Mis-reference



[ref-er-uh ns, ref-ruh ns] /ˈrɛf ər əns, ˈrɛf rəns/

noun
1.
an act or instance of .
2.
a mention; allusion.
3.
something for which a name or designation stands; denotation.
4.
a direction in a book or writing to some other book, passage, etc.
5.
a book, passage, etc., to which one is directed.
6.
(def 2).
7.
material contained in a footnote or bibliography, or to by a reference mark.
8.
use or recourse for purposes of information:
a library for public reference.
9.
a person to whom one for testimony as to one’s character, abilities, etc.
10.
a statement, usually written, as to a person’s character, abilities, etc.
11.
relation, regard, or respect:
all persons, without reference to age.
verb (used with object), referenced, referencing.
12.
to furnish (a book, dissertation, etc.) with references:
Each new volume is thoroughly referenced.
13.
to arrange (notes, data, etc.) for easy reference:
Statistical data is referenced in the glossary.
14.
to to:
to reference a file.
/ˈrɛfərəns; ˈrɛfrəns/
noun
1.
the act or an instance of referring
2.
something referred, esp proceedings submitted to a referee in law
3.
a direction of the attention to a passage elsewhere or to another book, document, etc
4.
a book or passage referred to
5.
a mention or allusion: this book contains several references to the Civil War
6.
(philosophy)

7.

8.
a written testimonial regarding one’s character or capabilities
9.
a person referred to for such a testimonial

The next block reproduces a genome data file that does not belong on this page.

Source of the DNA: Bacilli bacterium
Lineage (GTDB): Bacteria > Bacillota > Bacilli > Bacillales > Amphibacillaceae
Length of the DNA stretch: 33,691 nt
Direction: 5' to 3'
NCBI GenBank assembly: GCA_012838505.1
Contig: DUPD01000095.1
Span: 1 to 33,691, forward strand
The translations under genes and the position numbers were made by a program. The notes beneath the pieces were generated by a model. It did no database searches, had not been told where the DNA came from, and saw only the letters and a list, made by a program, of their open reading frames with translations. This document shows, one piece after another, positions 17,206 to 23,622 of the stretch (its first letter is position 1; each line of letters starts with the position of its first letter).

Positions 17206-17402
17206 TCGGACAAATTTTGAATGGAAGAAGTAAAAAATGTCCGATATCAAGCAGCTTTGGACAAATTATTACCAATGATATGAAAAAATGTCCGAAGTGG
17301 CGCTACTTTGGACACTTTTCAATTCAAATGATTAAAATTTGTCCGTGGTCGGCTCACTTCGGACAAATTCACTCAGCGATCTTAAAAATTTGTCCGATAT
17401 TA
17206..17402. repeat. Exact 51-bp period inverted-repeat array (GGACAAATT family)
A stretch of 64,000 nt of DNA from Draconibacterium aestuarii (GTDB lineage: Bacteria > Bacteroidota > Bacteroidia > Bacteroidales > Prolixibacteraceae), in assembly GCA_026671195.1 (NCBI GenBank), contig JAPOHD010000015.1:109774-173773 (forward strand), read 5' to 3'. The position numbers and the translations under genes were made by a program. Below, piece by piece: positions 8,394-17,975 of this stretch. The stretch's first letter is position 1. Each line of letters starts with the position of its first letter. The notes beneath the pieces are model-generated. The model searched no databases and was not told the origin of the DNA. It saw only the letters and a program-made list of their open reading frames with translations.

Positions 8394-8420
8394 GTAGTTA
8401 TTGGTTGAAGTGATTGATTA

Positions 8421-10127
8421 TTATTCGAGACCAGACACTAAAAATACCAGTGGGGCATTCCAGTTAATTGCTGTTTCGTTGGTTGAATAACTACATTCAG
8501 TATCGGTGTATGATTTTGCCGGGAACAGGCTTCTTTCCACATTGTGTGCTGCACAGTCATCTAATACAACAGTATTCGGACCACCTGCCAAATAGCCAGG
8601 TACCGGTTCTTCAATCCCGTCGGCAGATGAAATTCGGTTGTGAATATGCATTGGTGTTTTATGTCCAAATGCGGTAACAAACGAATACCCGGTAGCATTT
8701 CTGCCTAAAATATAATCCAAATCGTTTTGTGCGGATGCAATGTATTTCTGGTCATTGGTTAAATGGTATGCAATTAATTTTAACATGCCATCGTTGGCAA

10.

11.
point of reference, a fact forming the basis of an evaluation or assessment; criterion
12.
terms of reference, the specific limits of responsibility that determine the activities of an investigating body, etc
verb (transitive)
13.
to furnish or compile a list of references for (an academic thesis, publication, etc)
14.
to make a reference to; refer to: he referenced Chomsky, 1956
preposition
15.
(commerce) with reference to: reference your letter of the 9th inst, re
n.

1580s, “act of referring,” from refer + -ance, or else from French référence, from Medieval Latin *referentia, from Latin referentem (nominative referens), present participle of referre (see refer). Meaning “direction to a book or passage” is recorded from 1610s. Meaning “testimonial” is from 1895. Reference book dates from 1808. Phrase in reference to is attested from 1590s.
v.

1620s, “to assign;” as “to provide with a reference,” 1837 (implied in referenced), from reference (n.). Related: Referencing.
see: in regard (reference) to

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